Monday, December 19, 2011

Told ya so (v13+)

As we've long documented, ObamneyCare© creates many more problems than it (ostensibly) solves: fewer choices, higher costs, increased compliance issues, the list goes on. But that's just us, right? We're (obviously) industry shills with an axe to grind.

(Which, of course, doesn't change the fact that we've been right)

Well, then, how about some corroboration from an actual employer who can attest to all these things?

Keith Ashmus, a co-founding partner of Frantz Ward LLP, helps run a medium-sized law firm in Cleveland. Of their 120 employees, about 70 are attorneys, and the rest are there to keep things running smoothly. They've been participating in Medical Mutual of Ohio's COSE (Council of Smaller Enterprises) small group health insurance plan for some time, and been quite satisfied.

Unfortunately, they've now run into the buzz saw that is ObamneyCare©:

"With the advent of the Affordable Care Act, we have been concerned about compliance. Our high deductible plan has deductibles higher than what apparently will be permitted."

Like many firms, they've recognized the value of Consumer Driven Health Care plans, including Health Savings Accounts (HSAs) and Health Reimbursement Arrangements (HRAs). Unfortunately, these types of plans are taboo under ObamneyCare©, even though (or, perhaps, because) they work.

"By purchasing our plans through COSE, we have not had to pay a two percent premium tax on group health insurance as mandated under Ohio law."

While 2% may not seem like much, if one posits a $500,000 annual health insurance bill (a not unreasonable supposition), then that represents $10,000 in savings. It's unclear (but unlikely) whether that exemption will still be available through the Exchanges.

And so the firm has been choosing "grandfathered" renewal options in order to avoid the problem. The challenge, of course, is that this has become increasingly difficult, and expensive. Not to mention the fact that these will be phased out rather soon, anyway.

"Given our pay scale, it is unlikely that our employees will qualify for subsidies on any state exchange."

There are two issues implicit here: first, there's the tacit acknowledgement that they'll likely be doing away with their group plan altogether. Second, should Ohio choose to go with a Fed-run Exchange, there'll be no such subsidy available regardless of their employees' economic status.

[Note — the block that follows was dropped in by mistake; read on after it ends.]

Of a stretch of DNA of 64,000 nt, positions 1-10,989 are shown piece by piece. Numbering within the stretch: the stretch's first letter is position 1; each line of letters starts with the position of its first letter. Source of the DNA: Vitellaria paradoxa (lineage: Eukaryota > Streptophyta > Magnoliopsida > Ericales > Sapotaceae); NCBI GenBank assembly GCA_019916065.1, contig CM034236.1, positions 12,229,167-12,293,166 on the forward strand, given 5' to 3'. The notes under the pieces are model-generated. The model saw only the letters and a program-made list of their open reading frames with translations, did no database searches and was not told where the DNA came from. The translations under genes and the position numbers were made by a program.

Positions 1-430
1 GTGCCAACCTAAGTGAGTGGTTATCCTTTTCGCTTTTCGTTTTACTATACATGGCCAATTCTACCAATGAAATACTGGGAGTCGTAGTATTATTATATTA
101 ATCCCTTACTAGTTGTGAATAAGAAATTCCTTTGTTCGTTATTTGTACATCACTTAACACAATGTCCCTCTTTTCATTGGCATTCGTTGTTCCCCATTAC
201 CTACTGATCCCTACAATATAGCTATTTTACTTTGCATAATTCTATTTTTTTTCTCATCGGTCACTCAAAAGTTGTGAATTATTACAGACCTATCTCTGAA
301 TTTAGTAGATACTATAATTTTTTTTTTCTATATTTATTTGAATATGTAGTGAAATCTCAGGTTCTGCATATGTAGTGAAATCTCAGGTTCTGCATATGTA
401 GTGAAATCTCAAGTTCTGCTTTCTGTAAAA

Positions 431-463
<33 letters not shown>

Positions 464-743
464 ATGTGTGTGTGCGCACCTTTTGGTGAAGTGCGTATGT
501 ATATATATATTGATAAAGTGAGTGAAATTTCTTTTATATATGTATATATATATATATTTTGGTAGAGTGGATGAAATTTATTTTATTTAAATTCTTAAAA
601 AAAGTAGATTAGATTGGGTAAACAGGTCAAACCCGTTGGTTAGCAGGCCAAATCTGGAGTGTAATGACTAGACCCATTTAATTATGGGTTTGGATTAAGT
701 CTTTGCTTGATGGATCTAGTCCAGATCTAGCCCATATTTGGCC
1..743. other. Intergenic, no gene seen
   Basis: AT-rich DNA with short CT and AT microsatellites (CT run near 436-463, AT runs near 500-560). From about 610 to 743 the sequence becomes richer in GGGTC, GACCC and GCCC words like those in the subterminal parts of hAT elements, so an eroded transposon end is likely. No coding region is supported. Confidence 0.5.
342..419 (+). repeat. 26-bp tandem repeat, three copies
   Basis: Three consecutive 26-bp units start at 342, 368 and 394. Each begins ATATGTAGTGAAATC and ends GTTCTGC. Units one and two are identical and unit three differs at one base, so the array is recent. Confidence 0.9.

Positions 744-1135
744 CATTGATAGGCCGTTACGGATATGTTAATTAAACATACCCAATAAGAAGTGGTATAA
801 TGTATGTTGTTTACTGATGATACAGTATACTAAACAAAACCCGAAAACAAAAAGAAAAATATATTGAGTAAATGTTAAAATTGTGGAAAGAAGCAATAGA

"Then in 2018 and later, the administration of the so-called “Cadillac” tax appears likely to be incredibly burdensome to employers."

Quite right, and as Mr Ashmus notes, this will be a double-whammy: first, there's the added expense of calculating the various expenses and such, and then reporting these to the carrier, which must then determine whether or not a tax is due (and don't forget that the added expense for this "service" will be borne by the employer, not the carrier). Finally, if there is, in fact, a tax due, well, someone's got to pay it, and (again) it won't be the carrier.

One more item I found interesting: with all the emphasis and press on so-called "wellness" programs, the nagging question has always been "and so?" Well, here 'tis:

"In an entity as small as ours, the positive impacts of wellness programs are unlikely to be felt in our health care costs, since community rating puts everyone’s experience together.":

This is the ugly little secret: unless you have a self-funded plan, your rates are determined primarily by the experience of the pool in which you've been placed. So even though your group may have had a "good" year, your rates are going to go up to offset the sicker groups.

But here's the real problem, also neatly put by Mr Ashmus:

"The uncertainty about what will happen with the Affordable Care Act ... is a definite barrier to planning for our insurance benefit program and expansion of our firm."

This goes beyond just the insurance issues, of course; how does one plan if there's so much doubt about whether or not what you choose today will be doable, or even legal, tomorrow?

Perhaps someone should have read it before they passed it.

[Hat Tip: FoIB Holly R]
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